The Promise of Redemption

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April 12, 2020 by directorfsm

The Masters Seminary Blog

“As you reflect on the death and resurrection of Jesus Christ this weekend, consider the panoramic scene of God’s glorious plan of redemption that extends from Genesis to Revelation.”

Iosif J. Zhakevich | 
The Promise in the Garden of Eden

The very first time that the suffering of Christ is mentioned is in the garden of Eden. After the fall of Adam and Eve, God pronounces a curse on the serpent, and in the curse, He promises a battle between the serpent and Eve’s offspring (3:14–15). In this promise, God declares that while this offspring will be victorious, He will also suffer harm. God says: “I will put enmity between you and the woman, and between your offspring and her offspring; He shall bruise you on the head, and you shall bruise him on the heel.” God promises that the offspring (who is the Messiah) will strike the serpent’s head, but that the serpent will strike the Messiah’s heel. This was fulfilled at the cross. But consider God’s unfathomable love and grace in this verse. God’s immediate response to the sin of Adam and Eve—before He even announces judgment against them—is to make a promise that a Redeemer will come and defeat the serpent, and in this way defeat sin and death.

The Promise in the History of Israel

This seminal promise then serves as a beacon of hope for the people of Israel of God’s ultimate victory over sin and enmity. A few thousand years after the Garden of Eden, the echo of this promise resounds in Psalm 110 in a revelation to David that the Messiah will conquer all the enemies. In Psalm 110:1, Yahweh says to the Messiah: “Sit at My right hand until I make Your enemies a footstool for Your feet.” And in verses 5–6, God describes how He will achieve this—He says that “He will shatter kings….He will judge the nations….He will shatter chiefs [lit: the head] over the wide earth.” When God says that He will shatter “the head over the wide earth,” He is alluding to Genesis 3:15 where God himself had promised that the head of the serpent would be crushed. To put it plainly, the Messiah of Psalm 110 will undo the curse of Genesis 3.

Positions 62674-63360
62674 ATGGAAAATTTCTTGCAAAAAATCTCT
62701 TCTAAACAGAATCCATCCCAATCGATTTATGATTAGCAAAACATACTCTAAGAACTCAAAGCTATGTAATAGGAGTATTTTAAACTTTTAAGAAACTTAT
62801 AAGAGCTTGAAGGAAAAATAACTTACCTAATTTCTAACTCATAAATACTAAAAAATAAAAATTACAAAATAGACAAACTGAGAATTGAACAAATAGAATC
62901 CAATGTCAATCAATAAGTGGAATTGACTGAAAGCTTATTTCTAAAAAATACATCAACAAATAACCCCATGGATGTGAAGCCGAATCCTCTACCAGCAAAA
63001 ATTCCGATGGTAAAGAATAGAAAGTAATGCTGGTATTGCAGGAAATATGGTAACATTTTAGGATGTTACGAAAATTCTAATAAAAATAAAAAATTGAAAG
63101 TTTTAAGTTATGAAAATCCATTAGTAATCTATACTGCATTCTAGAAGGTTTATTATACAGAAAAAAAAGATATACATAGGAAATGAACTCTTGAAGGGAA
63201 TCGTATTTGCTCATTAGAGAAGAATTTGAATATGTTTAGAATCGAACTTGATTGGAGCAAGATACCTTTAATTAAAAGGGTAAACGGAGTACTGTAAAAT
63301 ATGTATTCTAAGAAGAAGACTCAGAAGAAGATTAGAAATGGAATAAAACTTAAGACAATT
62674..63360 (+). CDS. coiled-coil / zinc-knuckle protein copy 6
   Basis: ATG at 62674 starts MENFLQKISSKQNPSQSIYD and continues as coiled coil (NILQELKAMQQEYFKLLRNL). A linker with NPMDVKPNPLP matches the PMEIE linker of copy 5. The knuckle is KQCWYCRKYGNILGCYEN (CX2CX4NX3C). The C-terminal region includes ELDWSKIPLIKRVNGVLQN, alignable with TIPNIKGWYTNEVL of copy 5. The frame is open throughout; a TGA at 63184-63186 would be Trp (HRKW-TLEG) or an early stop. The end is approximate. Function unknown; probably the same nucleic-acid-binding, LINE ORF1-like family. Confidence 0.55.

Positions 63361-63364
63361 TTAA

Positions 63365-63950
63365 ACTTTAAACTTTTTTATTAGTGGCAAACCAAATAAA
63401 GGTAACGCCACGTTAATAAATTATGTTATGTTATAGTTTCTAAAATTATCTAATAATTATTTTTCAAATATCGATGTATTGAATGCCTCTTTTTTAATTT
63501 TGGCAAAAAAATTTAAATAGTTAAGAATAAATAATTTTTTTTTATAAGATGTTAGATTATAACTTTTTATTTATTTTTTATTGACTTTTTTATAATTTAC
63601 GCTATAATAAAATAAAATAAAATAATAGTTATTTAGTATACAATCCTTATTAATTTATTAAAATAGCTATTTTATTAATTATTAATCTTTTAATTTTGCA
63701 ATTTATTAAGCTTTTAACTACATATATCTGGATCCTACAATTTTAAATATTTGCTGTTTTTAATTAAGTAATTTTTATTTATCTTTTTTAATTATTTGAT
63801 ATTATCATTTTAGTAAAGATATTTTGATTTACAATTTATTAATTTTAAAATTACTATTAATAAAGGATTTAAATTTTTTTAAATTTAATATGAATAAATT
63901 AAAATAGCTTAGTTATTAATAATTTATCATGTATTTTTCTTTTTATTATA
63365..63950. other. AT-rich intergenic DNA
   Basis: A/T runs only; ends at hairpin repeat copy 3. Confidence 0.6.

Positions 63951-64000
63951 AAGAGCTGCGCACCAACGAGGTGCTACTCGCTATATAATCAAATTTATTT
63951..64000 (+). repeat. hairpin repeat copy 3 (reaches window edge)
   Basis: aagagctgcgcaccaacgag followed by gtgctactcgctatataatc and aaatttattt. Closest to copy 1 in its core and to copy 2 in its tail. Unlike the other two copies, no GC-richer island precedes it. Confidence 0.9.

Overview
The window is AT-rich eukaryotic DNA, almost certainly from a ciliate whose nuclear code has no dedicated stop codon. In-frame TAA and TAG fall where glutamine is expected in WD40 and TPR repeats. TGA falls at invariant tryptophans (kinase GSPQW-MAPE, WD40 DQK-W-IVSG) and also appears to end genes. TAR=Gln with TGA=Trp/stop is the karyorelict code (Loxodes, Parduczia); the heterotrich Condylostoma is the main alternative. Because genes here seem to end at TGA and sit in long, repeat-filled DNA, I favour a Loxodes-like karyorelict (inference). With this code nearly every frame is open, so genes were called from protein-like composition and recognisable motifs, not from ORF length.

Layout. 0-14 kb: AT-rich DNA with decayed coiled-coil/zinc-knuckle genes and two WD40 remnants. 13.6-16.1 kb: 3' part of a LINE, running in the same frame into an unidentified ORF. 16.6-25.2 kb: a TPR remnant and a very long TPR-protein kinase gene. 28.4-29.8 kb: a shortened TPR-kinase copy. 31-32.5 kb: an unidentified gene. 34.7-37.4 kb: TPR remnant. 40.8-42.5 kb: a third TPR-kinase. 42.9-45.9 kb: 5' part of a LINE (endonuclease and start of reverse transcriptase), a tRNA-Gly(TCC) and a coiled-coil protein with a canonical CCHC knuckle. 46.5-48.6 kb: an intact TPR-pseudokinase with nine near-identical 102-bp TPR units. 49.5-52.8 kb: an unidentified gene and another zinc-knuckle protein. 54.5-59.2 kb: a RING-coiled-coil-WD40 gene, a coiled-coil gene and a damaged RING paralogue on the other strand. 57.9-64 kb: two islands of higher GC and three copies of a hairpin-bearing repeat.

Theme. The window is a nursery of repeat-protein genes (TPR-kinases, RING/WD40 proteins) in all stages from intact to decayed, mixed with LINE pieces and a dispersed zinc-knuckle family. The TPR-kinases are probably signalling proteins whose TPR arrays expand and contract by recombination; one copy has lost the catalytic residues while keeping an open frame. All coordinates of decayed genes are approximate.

The Promise in the Time of the Church

The promise is later reiterated by the apostle Paul in a combined reading of Genesis 3:15 and Psalm 110 to encourage the church that the final defeat of Satan is soon approaching. In Romans 16:20, Paul writes: “The God of peace will soon crush Satan under your feet.” Paul first refers to the image of crushing the serpent (i.e., Satan) from Genesis 3:15, and he then refers to the image of this enemy being subjugated by God under the feet of the conqueror from Psalm 110:1. Significantly, Paul indicates that the church will also play a role in crushing the head of Satan, because the feet that will crush Satan in Romans 16:20 are the feet of the believers. This is to say that Christ achieved his victory over Satan on the cross, and he will fulfill this defeat over Satan through his role as the head of the church. In other words, Paul’s encouragement is that just like God promised to crush the serpent in Genesis 3 and in Psalm 110, so God promises to crush Satan here in Romans 16:20.

The Promise at the End of Time

In the end, the final defeat of Satan—that is the serpent from Genesis 3—is described in the book of Revelation. In Revelation 20:1–2, John describes how Satan is bound for one thousand years: “Then I saw an angel coming down from heaven, holding the key of the abyss and a great chain in his hand. And he laid hold of the dragon, the serpent of old, who is the devil and Satan, and bound him for a thousand years.” But after this temporary incarceration, God casts Satan into the eternal lake of fire: “And the devil who deceived them was thrown into the lake of fire and brimstone, where the beast and the false prophet are also; and they will be tormented day and night forever and ever” (Rev. 20:10).

This is the glorious conclusion to the panorama of God’s plan of redemption. God wins! This weekend is a celebration of God’s victory in Christ over Satan, sin, and death. As you reflect on the story of Christ’s death and resurrection, remember that Jesus crushed the reign of sin and Satan in your life so that he alone may reign. And there is coming a time when everything will be subjected under Christ’s feet and then he will subject himself under God the Father “so that God may be all in all” (1 Cor. 15:28). This is the day that all of creation awaits expectedly (Rom. 8:18–23)—full and final relief from the curse that has plagued this universe since Genesis 3. Until then, we cry Maranatha. Come Lord Jesus!

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